Dart — An Introduction (Part 1)


Let’s start off by saying, Dart is an object-oriented programming language. Within an object-oriented language, we spend most of the time thinking about how to model our logic using objects and classes. Dart is a statically typed language, similar to C++, C# or Java. For now we can think like, any given variable must contain data of a single type like integer, string, etc. Dart has a C-style syntax. Dart has multiple runtime environments. It means we can somehow execute Dart code in the browser, from our command line or with mobile apps. When we run on browser, the code first gets transpiled into plain Javascript code. When we run in command line as a stand-alone program , code is executed in the Dart VM or Dart Virtual Machine. Finally, when run on mobile apps, Dart is first compiled into machine code.

Our First Program

Let’s tear apart this small piece of code.

This might be a Hello World program, but we can actually learn a lot about Dart by tearing apart this code line by line.
Starting off with the word var in the far left-hand side, the word var declares a new variable. This is one way of many in which we can declare a new variable inside Dart. We’ll see other ways too. Right after that, we put variable’s name. In this case, the name of the variable is name. Just like many other programming languages, we can then later on reference the variable by simply writing out the variable name. We then place equal sign and on it’s right-hand side, we have a reference to the function myName(). The set of parenthesis invokes the function and whatever is returned from the function gets assigned to the variable. Also, please note that Dart requires the semi-colon(;) at the end.
On the left-hand side of the equal sign, we have var and name. These two words together form a step called Variable Declaration. It is actually the process of creating a variable and telling Dart that we’ve created a new variable with this name. Then with the equal sign and call to the function, we have a second step referred to as Variable Initialization. It is a process of assigning a value to a variable that has been declared.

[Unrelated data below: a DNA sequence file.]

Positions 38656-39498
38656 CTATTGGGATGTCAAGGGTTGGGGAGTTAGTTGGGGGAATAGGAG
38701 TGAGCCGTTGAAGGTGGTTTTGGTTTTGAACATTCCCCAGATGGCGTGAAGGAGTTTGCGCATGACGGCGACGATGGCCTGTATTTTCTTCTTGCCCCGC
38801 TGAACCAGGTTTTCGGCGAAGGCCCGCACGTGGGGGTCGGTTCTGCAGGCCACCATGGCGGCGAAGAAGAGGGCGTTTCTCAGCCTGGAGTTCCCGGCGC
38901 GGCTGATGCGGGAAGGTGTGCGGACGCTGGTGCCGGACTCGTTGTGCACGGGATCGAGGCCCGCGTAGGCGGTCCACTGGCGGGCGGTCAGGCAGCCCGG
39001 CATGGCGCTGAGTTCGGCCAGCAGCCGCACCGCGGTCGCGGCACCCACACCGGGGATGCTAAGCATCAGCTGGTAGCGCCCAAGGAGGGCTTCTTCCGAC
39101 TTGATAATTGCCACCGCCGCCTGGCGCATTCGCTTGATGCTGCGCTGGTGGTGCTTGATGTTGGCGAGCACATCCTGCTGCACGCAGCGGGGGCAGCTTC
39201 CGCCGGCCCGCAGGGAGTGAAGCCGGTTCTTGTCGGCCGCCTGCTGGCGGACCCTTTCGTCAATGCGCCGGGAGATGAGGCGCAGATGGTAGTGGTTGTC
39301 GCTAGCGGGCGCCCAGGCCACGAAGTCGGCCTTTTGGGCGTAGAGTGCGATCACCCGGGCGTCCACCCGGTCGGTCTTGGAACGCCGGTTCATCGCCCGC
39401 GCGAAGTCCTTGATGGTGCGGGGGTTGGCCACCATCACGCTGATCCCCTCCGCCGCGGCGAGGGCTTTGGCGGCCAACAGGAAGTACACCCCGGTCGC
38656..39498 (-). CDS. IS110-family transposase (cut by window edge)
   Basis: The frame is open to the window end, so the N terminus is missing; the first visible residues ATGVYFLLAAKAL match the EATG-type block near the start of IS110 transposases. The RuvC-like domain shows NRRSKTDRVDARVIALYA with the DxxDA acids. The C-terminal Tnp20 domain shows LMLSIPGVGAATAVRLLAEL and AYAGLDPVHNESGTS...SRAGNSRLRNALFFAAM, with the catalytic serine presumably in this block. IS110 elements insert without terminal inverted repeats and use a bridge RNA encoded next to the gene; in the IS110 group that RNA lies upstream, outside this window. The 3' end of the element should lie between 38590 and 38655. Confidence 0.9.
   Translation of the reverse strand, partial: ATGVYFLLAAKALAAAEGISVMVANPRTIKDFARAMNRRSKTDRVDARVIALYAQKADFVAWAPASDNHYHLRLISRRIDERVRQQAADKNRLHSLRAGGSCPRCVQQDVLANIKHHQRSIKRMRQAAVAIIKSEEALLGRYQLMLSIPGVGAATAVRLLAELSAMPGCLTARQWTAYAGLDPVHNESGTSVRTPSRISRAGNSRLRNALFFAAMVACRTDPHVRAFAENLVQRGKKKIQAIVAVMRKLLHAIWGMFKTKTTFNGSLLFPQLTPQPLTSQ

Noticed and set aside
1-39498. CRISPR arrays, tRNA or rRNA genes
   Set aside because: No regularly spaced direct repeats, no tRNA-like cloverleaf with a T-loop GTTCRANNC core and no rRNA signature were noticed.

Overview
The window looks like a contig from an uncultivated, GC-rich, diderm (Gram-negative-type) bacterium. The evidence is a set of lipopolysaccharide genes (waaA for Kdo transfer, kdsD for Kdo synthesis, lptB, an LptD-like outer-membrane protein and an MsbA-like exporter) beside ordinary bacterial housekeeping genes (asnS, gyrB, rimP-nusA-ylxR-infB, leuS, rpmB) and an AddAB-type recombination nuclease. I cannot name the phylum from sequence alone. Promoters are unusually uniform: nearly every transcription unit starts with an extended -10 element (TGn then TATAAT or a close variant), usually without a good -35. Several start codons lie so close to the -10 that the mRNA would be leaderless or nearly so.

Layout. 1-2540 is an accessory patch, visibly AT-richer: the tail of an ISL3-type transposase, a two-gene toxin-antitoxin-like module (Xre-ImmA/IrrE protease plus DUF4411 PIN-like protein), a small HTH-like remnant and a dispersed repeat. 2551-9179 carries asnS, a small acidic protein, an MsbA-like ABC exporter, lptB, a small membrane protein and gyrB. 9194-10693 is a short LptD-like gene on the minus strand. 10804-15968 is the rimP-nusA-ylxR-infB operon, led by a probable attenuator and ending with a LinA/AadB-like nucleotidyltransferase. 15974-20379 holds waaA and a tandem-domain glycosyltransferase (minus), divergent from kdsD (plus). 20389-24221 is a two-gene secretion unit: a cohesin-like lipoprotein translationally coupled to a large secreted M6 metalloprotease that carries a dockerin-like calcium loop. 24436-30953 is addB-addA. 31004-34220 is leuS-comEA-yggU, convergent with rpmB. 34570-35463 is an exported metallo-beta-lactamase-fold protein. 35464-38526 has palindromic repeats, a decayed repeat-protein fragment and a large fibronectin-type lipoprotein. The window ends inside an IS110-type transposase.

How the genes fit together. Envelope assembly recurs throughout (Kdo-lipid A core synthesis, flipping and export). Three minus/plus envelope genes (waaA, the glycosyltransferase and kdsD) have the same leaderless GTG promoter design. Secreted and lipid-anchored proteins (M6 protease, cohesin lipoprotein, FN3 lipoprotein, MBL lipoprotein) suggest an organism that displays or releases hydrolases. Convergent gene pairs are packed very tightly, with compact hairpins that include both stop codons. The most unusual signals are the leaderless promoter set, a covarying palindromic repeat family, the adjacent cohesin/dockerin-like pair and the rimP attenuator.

Functions in Dart

Recall the variable initialization process, we had a function call named myName(). Now, let’s take a look at functions in Dart.

Every function we create can have a name, in this case myName. After the name, we place a set of parenthesis which denotes the argument list. So anytime we call a function, we can pass arguments to it. We then have a set of curly braces which forms the function body and inside which we write all the code that needs to be executed every time the function is called. What’s interesting is the word String before the function name. So anytime our function returns a value, we can annotate that function with the type of value that is going to be returned, in this case String because that is the type of value we are going to return.
We can give our function any name with just one exception, main. In Dart, the main function is very special function that has to be defined in every program that we put together. It is automatically invoked anytime our program is executed. So, basically the flow of program is like:

First of all, the program starts up and the main function is executed. The main function then executes the rest of the code. If there is no main function, we encounter error.

Let’s leave the first part of our Dart Introduction here and we’ll continue it in the next part.

Feel free to contact me at https://ashutoshkrris.herokuapp.com .

Student | Backend Developer | Python | ashutoshkrris.tk | iread.ga

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